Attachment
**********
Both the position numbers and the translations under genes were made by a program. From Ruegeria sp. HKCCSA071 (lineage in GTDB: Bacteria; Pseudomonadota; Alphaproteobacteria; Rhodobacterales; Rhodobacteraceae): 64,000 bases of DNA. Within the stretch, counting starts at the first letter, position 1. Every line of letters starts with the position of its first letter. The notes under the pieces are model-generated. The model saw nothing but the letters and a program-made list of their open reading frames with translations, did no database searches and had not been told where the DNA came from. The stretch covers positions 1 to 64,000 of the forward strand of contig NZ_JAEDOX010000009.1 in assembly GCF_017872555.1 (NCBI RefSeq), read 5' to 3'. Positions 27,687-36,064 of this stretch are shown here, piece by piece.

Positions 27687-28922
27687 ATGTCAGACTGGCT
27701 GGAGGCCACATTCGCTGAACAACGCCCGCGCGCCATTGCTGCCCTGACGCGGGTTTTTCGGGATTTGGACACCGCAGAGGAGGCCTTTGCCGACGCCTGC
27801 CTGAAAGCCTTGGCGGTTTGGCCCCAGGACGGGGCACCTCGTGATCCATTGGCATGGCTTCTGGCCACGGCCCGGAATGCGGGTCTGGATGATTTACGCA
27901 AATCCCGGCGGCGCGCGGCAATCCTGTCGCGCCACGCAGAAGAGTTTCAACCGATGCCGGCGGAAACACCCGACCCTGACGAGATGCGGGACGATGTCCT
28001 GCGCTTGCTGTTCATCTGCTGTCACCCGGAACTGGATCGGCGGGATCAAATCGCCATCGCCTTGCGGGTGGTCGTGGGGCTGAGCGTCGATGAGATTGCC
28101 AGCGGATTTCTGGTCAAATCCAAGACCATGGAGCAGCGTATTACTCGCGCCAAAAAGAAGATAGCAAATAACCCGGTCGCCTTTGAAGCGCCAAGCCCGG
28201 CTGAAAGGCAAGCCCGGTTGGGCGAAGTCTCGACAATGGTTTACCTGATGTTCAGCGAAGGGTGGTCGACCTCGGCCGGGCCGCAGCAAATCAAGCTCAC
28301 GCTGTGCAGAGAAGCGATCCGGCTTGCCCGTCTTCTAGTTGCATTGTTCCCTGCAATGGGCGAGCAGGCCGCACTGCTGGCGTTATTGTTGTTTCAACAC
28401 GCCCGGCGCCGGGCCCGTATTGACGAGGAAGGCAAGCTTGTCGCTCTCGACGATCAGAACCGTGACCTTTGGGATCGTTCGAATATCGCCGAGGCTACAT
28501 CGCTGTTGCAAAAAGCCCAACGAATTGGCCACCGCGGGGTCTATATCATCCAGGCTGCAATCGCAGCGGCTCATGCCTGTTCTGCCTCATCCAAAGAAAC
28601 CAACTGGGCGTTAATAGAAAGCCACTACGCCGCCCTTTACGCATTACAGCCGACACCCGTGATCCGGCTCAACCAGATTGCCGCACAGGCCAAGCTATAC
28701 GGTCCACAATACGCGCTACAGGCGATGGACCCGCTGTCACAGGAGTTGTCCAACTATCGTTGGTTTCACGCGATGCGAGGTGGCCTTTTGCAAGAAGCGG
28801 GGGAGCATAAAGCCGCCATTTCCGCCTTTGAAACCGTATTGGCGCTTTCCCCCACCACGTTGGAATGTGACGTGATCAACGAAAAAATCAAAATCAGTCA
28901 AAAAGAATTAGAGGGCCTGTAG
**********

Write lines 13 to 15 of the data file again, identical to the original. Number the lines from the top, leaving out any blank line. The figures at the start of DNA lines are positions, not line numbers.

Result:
28601 CAACTGGGCGTTAATAGAAAGCCACTACGCCGCCCTTTACGCATTACAGCCGACACCCGTGATCCGGCTCAACCAGATTGCCGCACAGGCCAAGCTATAC
28701 GGTCCACAATACGCGCTACAGGCGATGGACCCGCTGTCACAGGAGTTGTCCAACTATCGTTGGTTTCACGCGATGCGAGGTGGCCTTTTGCAAGAAGCGG
28801 GGGAGCATAAAGCCGCCATTTCCGCCTTTGAAACCGTATTGGCGCTTTCCCCCACCACGTTGGAATGTGACGTGATCAACGAAAAAATCAAAATCAGTCA